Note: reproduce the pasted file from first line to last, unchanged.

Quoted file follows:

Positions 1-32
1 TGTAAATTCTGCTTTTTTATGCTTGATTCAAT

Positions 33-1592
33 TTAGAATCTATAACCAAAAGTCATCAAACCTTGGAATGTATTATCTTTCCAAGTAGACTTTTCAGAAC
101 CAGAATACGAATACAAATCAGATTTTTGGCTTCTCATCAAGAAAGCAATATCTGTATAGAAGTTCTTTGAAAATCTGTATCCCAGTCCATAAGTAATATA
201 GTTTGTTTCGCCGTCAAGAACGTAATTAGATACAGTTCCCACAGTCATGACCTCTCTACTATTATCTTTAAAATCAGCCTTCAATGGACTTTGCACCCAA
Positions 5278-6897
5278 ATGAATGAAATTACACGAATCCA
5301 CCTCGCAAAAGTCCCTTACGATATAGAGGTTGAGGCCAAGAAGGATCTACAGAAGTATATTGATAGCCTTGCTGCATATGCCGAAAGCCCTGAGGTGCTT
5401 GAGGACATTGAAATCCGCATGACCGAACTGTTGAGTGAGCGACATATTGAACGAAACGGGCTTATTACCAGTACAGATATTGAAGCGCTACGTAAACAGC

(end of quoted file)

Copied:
Positions 1-32
1 TGTAAATTCTGCTTTTTTATGCTTGATTCAAT

Positions 33-1592
33 TTAGAATCTATAACCAAAAGTCATCAAACCTTGGAATGTATTATCTTTCCAAGTAGACTTTTCAGAAC
101 CAGAATACGAATACAAATCAGATTTTTGGCTTCTCATCAAGAAAGCAATATCTGTATAGAAGTTCTTTGAAAATCTGTATCCCAGTCCATAAGTAATATA
201 GTTTGTTTCGCCGTCAAGAACGTAATTAGATACAGTTCCCACAGTCATGACCTCTCTACTATTATCTTTAAAATCAGCCTTCAATGGACTTTGCACCCAA
Positions 5278-6897
5278 ATGAATGAAATTACACGAATCCA
5301 CCTCGCAAAAGTCCCTTACGATATAGAGGTTGAGGCCAAGAAGGATCTACAGAAGTATATTGATAGCCTTGCTGCATATGCCGAAAGCCCTGAGGTGCTT
5401 GAGGACATTGAAATCCGCATGACCGAACTGTTGAGTGAGCGACATATTGAACGAAACGGGCTTATTACCAGTACAGATATTGAAGCGCTACGTAAACAGC